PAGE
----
The second entry would be recorded as follows:
Debit: Checking Account (for $10,000) Credit: Accounts Receivable (for $10,000)
In this entry, the checking account is debited because the business has received payment from the customer. The accounts receivable account is credited because the business has now received payment for the services provided.
After these journal entries are recorded, the business can create a trial balance to ensure that the debits and credits are in balance. A trial balance is a summary of all the account balances in the general ledger, organized by account type (assets, liabilities, equity, revenue, and expenses).
To create a trial balance for our example, we would simply add up the balances of the accounts receivable, billings, and checking accounts. In this case, the accounts receivable account would have a balance of zero, the billings account would have a balance of negative $10,000, and the checking account would have a balance of positive $10,000. These balances would add up to zero, confirming that our journal entries were recorded correctly and the debits and credits are in balance.
In conclusion, understanding basic accounting concepts such as journal entries and trial balances can help business owners and managers make better financial decisions and manage their finances effectively. While these concepts may seem complex at first, they are critical to the financial
To start, it’s important to understand the basic accounting equation: Assets = Liabilities + Equity. This equation is the foundation of all accounting and is used to ensure that a company’s books are balanced and accurate.
Journal entries are used to record the movement of money between accounts. Each journal entry consists of at least two accounts – a debit account and a credit account. Debit accounts increase with a debit entry, while credit accounts increase with a credit entry.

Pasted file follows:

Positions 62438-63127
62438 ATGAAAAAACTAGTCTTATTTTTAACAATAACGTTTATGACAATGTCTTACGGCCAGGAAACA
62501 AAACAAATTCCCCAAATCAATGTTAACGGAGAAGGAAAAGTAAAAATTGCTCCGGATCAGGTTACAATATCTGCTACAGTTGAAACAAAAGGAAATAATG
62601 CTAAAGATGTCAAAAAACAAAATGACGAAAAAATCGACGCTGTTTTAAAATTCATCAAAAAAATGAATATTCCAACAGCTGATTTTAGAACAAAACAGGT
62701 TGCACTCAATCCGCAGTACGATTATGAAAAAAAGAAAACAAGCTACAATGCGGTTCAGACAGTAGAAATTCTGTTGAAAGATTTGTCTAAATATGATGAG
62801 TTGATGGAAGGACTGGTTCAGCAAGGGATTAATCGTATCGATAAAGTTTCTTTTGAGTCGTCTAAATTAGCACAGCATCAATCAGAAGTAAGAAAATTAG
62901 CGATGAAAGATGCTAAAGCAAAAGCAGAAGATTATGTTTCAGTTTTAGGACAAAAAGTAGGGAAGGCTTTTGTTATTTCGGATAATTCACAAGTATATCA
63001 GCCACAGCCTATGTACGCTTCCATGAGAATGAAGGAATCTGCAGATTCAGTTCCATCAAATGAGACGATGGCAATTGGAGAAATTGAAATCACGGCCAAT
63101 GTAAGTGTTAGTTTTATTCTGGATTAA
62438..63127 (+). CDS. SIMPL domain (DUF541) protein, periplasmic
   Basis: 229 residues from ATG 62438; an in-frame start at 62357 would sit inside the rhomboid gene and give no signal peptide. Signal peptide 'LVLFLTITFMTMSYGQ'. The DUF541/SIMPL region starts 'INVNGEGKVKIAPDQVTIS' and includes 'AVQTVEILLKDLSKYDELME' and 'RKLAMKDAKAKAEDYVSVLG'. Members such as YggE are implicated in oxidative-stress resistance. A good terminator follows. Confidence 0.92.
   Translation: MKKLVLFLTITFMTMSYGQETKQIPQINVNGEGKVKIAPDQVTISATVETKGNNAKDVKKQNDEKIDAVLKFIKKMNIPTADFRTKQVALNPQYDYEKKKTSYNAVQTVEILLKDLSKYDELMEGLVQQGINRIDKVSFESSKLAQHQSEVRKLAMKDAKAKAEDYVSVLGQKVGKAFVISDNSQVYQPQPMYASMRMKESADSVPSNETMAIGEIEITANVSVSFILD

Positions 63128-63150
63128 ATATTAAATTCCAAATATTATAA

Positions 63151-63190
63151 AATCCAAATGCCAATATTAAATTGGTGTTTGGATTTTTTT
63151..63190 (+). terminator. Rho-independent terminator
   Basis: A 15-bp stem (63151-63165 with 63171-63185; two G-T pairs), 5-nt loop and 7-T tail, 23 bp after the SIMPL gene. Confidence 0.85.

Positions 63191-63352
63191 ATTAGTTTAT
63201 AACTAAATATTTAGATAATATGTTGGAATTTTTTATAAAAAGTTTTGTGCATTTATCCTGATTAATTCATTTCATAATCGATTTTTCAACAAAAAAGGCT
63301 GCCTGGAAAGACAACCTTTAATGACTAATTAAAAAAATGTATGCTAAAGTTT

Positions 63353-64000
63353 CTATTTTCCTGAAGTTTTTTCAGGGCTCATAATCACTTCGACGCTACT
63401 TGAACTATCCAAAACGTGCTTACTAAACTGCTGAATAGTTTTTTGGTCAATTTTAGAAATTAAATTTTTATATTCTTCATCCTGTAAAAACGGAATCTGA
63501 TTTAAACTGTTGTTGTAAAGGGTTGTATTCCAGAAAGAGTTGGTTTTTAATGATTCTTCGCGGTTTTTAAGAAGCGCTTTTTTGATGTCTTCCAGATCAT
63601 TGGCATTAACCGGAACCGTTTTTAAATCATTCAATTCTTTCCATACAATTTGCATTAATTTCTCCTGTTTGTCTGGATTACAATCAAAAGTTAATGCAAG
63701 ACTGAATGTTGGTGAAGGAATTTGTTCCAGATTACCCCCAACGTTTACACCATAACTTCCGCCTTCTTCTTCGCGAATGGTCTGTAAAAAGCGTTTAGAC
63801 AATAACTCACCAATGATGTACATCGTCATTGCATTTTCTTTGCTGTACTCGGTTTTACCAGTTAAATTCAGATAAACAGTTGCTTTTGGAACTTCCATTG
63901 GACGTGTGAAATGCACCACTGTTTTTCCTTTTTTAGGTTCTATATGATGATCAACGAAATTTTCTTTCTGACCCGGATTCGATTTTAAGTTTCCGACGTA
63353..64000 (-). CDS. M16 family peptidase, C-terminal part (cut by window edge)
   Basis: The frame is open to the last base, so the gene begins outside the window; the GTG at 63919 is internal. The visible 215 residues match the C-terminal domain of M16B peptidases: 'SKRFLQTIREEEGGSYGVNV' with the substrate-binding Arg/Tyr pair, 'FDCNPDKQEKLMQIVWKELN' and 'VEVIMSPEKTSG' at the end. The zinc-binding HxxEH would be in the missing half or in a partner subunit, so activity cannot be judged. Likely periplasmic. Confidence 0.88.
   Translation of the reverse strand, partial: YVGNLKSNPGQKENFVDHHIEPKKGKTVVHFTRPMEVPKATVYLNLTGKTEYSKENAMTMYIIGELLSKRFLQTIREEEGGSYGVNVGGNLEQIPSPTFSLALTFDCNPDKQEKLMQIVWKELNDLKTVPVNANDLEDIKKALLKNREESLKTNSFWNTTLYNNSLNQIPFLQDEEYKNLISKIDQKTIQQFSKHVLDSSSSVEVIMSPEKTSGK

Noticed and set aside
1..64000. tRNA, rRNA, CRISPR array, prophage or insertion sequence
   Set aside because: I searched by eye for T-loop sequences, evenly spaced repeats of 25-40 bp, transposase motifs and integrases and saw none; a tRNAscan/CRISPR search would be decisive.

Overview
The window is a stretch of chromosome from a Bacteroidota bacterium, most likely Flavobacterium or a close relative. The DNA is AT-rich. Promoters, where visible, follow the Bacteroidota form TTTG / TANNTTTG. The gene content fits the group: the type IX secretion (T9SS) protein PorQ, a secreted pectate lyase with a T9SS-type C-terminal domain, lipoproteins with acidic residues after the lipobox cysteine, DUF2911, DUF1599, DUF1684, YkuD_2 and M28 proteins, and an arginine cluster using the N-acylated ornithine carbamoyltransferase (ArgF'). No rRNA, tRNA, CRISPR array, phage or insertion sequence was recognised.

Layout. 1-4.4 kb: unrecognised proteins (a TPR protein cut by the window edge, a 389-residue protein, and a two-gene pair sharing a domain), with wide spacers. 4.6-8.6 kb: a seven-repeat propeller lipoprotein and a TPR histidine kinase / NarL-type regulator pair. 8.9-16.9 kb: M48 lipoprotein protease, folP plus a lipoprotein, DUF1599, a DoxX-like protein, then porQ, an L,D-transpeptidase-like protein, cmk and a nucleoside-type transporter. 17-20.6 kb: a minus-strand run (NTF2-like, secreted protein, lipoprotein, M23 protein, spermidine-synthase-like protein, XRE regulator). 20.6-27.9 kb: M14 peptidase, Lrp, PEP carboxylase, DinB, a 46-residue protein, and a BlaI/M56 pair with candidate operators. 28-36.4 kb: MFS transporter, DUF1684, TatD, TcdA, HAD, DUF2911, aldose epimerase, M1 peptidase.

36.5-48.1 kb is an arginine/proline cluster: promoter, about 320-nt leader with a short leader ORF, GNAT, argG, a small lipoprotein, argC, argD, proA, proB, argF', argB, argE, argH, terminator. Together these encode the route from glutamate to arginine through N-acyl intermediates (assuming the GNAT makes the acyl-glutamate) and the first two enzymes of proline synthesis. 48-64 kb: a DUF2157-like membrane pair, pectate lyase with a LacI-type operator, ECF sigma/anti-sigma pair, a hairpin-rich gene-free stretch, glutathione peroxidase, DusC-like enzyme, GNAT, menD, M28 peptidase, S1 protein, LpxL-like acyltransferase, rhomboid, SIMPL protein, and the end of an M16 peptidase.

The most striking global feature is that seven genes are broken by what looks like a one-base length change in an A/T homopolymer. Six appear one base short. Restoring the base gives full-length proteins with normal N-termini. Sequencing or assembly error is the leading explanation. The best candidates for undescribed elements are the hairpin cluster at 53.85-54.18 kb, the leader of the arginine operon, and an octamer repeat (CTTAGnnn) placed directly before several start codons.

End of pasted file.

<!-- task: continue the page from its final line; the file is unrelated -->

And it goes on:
For example, let’s say a business invoices a customer for $10,000. The journal entry to record this transaction would look like this:
Accounts Receivable | $10,000 Billings (Credit) | -$10,000
In this entry, Accounts Receivable is the debit account, and Billings is the credit account. The amount recorded in the entry is $10,000, which is pulled from the data on the left. Note that Billings is a negative amount because it reflects a credit entry.
Once the first transaction is recorded, the books will be out of balance. To correct this, a second journal entry is made when the business receives payment from the customer:
Checking (Debit) | $10,000 Accounts Receivable | -$10,000
In this entry, Checking is the debit account, and Accounts Receivable is the credit account. The amount recorded is $10,000, the same as the first transaction. The Accounts Receivable balance is reduced by $10,000, bringing it back to zero.
To help ensure accuracy, it’s helpful to use a conditional formatting tool to highlight when the books are out of balance. In this example, the tool is used to turn the balance red if it’s off by more than $2 and green if it’s within the range of negative $2 to positive $2.
While this is a basic example, it highlights the importance of accurate record-keeping in accounting. By understanding journal entries and using tools like conditional formatting, businesses can ensure that their books are balanced and that they’re making informed decisions based on accurate financial data.
In future posts, we’ll take a closer look at cost tracking and revenue recognition, and how they factor into the accounting process.